I am under no illusion that my opinion in this area matters, but I am going to indulge myself and tell you anyway.

Most of us probably think that the greatest risk to Better Case Management is the failure of the Crown to provide sufficient evidence within the papers served in enough time before a PTPH.  Many of you will scoff at the possibility that the financial aspects could also be investigated in time.  But for example in those cases where suspects have been (repeatedly) bailed before charge why not?  Why should the Crown not be required to have investigated sufficiently so that, if appropriate, the parties can agree a Confiscation Order (subject to Judicial approval) at PTPH?  
All those financial investigators who too often start work after conviction should be making full statements that deal with bank accounts, assets held and so on at the outset.  They should be part of the initial investigation and not bolted on afterwards.  Of course most defendants will only agree what they have to, but I am willing to wager that overall recovery rates would improve enormously and the benefit to the public purse would be considerable.   

Access to Clients – despair and frustration in equal measure:
Over the weekend I was sent a picture taken on Friday at Blackfriars Crown Court.  It showed a notice that read as follows:
“HMCTS: THERE WILL BE NO LEGAL VISITS TODAY IN THE CELLS FRIDAY 11/03/2016.  This is due to low staffing levels.  We sincerely apologise for any inconvenience.”

I have written to MoJ and NOMS over the weekend raising this issue and will let you know what I learn.

Centre Forum Report: Transforming Rehabilitation:
The education think tank Centre Forum published this report on Thursday.  You may not be surprised with these conclusions.

“To analyse the performance of prison education since 2010, CentreForum developed a scorecard which assessed three key performance measures: 1. Access to and participation in education 2. Learning outcomes achieved 3. Quality of education. (They) found that overall performance for all three measures has declined or stagnated in recent years. For certain indicators, including the achievement of higher level qualifications and the quality of education provision, performance had deteriorated substantially. There is no sign of a “rehabilitation revolution” if access to and quality of education is measured.”

BPTC Reform:
Last week the BSB announced HERE that the pass mark required for the competence test required before undertaking the BPTC was to be raised.  Before you raise two cheers, note that the change is only from 37 to 45.  At the lower mark, perhaps unsurprisingly, 99.4%of candidates passed in 2012/13.  The BSB says that “the impact of setting the pass mark at 38, 39, 40, 43 or 46 for the 2013/14 BPTC cohort was examined. The analysis identified 45 as the most effective pass mark, as it would have provided a marked reduction in the number of students progressing onto the BPTC who subsequently failed it, without creating a significant barrier for students who would have done well on the BPTC.”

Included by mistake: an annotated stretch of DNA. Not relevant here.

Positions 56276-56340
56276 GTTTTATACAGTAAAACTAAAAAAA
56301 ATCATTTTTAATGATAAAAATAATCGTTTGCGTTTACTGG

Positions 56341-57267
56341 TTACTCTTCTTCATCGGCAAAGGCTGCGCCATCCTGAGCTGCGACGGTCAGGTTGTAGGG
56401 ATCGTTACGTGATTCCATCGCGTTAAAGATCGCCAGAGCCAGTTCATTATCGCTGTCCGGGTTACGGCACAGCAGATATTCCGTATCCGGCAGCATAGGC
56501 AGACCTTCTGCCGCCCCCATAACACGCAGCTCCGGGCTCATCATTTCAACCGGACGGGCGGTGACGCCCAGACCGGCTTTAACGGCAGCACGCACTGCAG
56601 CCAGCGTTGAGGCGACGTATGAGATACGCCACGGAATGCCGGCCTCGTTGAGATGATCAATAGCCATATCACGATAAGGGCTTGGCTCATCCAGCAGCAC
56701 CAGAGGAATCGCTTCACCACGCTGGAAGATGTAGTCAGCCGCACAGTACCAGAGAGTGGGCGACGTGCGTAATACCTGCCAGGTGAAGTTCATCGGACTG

The Bar Council is unimpressed, suggesting that the change is an ‘inadequate measure’ to filter out those who have no hope of practising as a barrister.  “Inadequate measure” is a very polite way of describing the situation.  The consistent message reaching us is that the filter before the BPTC has to be far more rigorous than this.  Otherwise we condemn hundreds of students who have no hope of securing pupillage to vast extra debts.  Why is it that the commercial interests of the providers are permitted to prevail by the LSB and the BSB?

IT and CJSM confusion:
Last week we all received confusing emails about the poor state of health of the cjsm network.  The first alarming email on Wednesday night did not really explain what the authors actually meant or what the actual problem was meant to be.  So I was very grateful to all those at the MoJ who read my correspondence and took steps to explain on Thursday night that “the current performance issues with CJSM only impact users accessing the service via the CJSM website.  SMTP users who have a server connection to CJSM or POP3 users are not affected and can ignore this email.”  I hope that they sort out whatever the problem is as swiftly as possible.  Do let us know if you have problems.